Sarah Dransfield: One Leg, One Amazing Life

Sarah on bench
Sarah Dransfield quote

At just 16 years old, Sarah Dransfield was diagnosed with osteosarcoma. After nearly a year of hospitalized treatment, the outlook was still grim. Chemo wasn’t working. An amputation of her right leg was needed to stem the spread of the cancer.

Where does a teenager go with a life interrupted by cancer?

Sarah’s story is one of guts, perseverance and evolution. The young girl that started out as shy and quiet, now does interviews, models and lives a rich life. She’s met the Queen and modeled for Vogue Italia. She’s sky dived and rides a bike.

All with a prosthetic leg.

My conversation with Sarah is wide ranging. We talk about her path as a young adult with cancer; about isolation; and about her evolution into a spokesperson for childhood cancers, a model and a curious, successful adult.

We also talk about the fact that life with a prosthetic isn’t always easy.

This conversation is an inspiration to all of us Part I of the interview, available here and on all major podcast platforms, is free to everyone. Just register to listen.


​Bump In The Road:

Sarah Dransfield


Sarah Dransfield: A New Path To A New Life


Part II of my interview with Sarah includes some of her modeling pictures which are so inspiring; a talk about her family’s fried chicken enterprise; and a peek at her plans for life. Sarah’s Instagram account (@SarahDransfield) is a good way to keep up with her and you can read more about her journey here. 



Modeling and Living With A Prosthetic

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Sarah and her dog


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Sarah applied on a whim to a modeling agency, Zebedee Management, and life changed dramatically. Photo shoots and even an appearance in Vogue Italia took Sarah’s life in unplanned directions.

Sarah Dransfield

Sarah Dransfield and her dog at the train station

Vogue Italia

Sarah working

Sarah Dransfield Modeling

From Sarah’s Vogue Italia spread

Family photo

Family time!



Sarah looking good!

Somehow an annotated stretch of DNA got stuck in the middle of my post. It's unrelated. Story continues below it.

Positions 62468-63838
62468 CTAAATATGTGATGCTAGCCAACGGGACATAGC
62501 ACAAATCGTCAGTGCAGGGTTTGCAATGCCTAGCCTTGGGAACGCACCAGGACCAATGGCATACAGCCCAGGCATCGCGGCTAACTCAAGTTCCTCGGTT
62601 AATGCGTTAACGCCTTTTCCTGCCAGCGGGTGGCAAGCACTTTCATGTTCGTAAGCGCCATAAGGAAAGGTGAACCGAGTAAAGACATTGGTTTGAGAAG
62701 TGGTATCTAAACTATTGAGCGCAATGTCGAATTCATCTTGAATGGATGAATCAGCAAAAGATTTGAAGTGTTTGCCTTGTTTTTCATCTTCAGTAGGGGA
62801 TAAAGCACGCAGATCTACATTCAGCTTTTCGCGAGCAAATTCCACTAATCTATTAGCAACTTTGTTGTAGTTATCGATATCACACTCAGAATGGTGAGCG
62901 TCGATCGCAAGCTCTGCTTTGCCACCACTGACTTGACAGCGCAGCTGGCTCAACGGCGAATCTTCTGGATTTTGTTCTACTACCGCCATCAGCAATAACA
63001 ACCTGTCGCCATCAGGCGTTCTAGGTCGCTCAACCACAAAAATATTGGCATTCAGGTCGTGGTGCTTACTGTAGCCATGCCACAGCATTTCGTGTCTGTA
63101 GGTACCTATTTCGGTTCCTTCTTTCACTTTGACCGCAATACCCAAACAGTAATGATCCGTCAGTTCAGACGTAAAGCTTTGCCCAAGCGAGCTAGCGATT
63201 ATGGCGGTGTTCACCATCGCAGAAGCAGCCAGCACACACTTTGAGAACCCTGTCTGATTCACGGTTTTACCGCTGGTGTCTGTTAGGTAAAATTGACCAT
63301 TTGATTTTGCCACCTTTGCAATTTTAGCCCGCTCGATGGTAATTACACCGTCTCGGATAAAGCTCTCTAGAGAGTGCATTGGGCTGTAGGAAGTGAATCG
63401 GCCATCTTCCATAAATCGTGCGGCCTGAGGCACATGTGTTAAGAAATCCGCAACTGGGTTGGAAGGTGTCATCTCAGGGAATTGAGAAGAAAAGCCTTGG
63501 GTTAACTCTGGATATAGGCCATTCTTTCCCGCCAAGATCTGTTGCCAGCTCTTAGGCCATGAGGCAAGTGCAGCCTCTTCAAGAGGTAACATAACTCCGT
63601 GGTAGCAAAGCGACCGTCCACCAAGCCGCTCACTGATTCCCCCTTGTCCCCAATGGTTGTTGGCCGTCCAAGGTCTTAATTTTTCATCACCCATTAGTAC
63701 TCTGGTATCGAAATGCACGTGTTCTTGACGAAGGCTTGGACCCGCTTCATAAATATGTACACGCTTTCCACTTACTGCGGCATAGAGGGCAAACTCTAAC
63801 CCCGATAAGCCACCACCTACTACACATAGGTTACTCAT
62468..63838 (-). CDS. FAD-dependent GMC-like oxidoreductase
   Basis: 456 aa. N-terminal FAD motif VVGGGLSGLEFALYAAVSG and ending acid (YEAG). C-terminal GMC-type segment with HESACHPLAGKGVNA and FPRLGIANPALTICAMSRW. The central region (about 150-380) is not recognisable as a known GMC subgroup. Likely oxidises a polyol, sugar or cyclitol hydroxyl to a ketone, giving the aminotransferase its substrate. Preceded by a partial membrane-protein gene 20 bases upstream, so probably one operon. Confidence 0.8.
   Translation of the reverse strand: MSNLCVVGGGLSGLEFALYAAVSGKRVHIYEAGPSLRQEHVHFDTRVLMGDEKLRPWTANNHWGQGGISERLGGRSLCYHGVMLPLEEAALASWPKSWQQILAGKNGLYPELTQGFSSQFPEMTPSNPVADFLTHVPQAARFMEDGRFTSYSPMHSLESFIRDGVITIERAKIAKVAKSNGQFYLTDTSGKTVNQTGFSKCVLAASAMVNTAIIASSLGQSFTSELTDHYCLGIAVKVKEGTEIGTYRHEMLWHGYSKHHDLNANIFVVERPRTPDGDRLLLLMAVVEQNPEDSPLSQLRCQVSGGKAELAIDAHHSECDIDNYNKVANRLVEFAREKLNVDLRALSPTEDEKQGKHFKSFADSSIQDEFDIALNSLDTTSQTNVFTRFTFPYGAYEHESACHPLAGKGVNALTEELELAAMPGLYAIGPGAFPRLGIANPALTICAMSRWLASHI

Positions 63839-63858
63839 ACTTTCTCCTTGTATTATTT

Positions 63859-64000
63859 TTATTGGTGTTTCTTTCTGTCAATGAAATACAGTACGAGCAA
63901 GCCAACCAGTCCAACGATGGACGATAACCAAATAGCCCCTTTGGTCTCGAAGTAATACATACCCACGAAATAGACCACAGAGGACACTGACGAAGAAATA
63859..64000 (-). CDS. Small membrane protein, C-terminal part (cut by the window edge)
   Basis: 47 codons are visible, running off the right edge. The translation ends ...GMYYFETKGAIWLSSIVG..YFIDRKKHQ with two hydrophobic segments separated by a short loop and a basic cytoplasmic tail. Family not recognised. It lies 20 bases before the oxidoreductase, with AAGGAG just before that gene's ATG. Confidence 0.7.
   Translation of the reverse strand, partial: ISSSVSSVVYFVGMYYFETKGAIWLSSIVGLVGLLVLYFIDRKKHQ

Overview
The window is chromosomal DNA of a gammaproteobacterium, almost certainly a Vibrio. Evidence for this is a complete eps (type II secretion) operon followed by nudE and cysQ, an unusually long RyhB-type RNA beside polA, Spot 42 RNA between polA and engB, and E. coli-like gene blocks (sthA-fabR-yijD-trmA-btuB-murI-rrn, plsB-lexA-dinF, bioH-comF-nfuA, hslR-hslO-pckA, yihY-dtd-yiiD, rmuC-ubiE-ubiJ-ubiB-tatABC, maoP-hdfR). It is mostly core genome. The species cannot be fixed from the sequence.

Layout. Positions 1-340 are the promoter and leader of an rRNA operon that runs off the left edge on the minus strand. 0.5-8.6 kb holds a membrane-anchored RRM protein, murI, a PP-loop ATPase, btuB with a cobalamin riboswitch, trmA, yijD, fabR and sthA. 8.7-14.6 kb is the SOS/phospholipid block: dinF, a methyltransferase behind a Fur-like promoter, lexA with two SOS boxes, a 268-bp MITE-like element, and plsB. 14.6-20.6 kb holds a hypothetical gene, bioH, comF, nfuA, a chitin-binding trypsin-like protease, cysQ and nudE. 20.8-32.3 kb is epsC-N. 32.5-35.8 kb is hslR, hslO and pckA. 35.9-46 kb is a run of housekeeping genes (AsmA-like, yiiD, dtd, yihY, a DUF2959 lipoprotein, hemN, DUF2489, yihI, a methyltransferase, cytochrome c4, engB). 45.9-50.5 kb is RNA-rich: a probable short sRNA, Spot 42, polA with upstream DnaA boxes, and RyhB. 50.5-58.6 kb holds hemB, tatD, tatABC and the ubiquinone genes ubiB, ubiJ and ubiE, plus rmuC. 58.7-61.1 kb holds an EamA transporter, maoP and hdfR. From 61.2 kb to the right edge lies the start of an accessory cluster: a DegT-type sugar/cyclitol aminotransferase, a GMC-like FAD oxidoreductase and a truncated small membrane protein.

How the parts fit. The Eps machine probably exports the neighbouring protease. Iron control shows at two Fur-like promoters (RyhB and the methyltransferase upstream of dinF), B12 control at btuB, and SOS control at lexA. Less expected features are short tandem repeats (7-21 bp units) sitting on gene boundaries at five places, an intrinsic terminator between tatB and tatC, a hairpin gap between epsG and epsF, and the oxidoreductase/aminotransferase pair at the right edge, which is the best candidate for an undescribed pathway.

Sarah Dransfield

Modeling and looking sharp!

More About Sarah Dransfield


In addition to modeling, Sarah volunteers at the Laura Crane Youth Cancer Trust which helps teens throughout the UK and Ireland. Her life has changed a lot in the last ten years, but the loneliness and isolation of cancer hasn’t. She gives back to help those coming after her, to help them find their own path through such a life disrupting experience.

Daily life with a prosthetic isn’t always easy, physically or emotionally. Adjusting to a new leg meant re-learning how to walk and took an enormous amount of energy. Muscles that atrophied needed to be rebuilt. And as Sarah’s body changed, the prosthetic also needed to change.

Going back to school, she was out of sync, two years behind. Her school friends had moved on, but she found a peer group in her hospital peers and formed a group of young amputee women that they called “Legs, legs, legs.”

Sarah’s life has taken some amazing turns. Here is a YouTube video on her story:




Some Quotes From The Interview With Sarah Dransfield



“It was a massive shock because…I thought I’d just sprained my leg.”


“Was I going to die? That’s what came to my mind when I heard ‘cancer’.”


“I had chemotherapy for a full year. It was a real intense year.”


“Nothing was working for me.”


“I have to do this…it’s making me so ill but…I’m hoping it’s making me better at the same time.”


“The best chance for survival was to have an amputation. I pretty much said no.”


“I did want to live…We went for the amputation…”


“I knew deep down it was the right thing.”


“The balance when you’re learning to walk with your prosthetic is different…It was hard.”


“The walk with a prosthetic takes twice the energy.”


“It was a long journey.”


“I really want to make the most of life now.”


“It (cancer) changes you massively, but I think it’s changed me for the better.”



Bump in the Road

Everyone hits a bump in the road. The question becomes: What do you do with it?

I share stories about how people experience, manage and navigate life's bumps, hopefully using them as a pivot into a more conscious and meaningful life.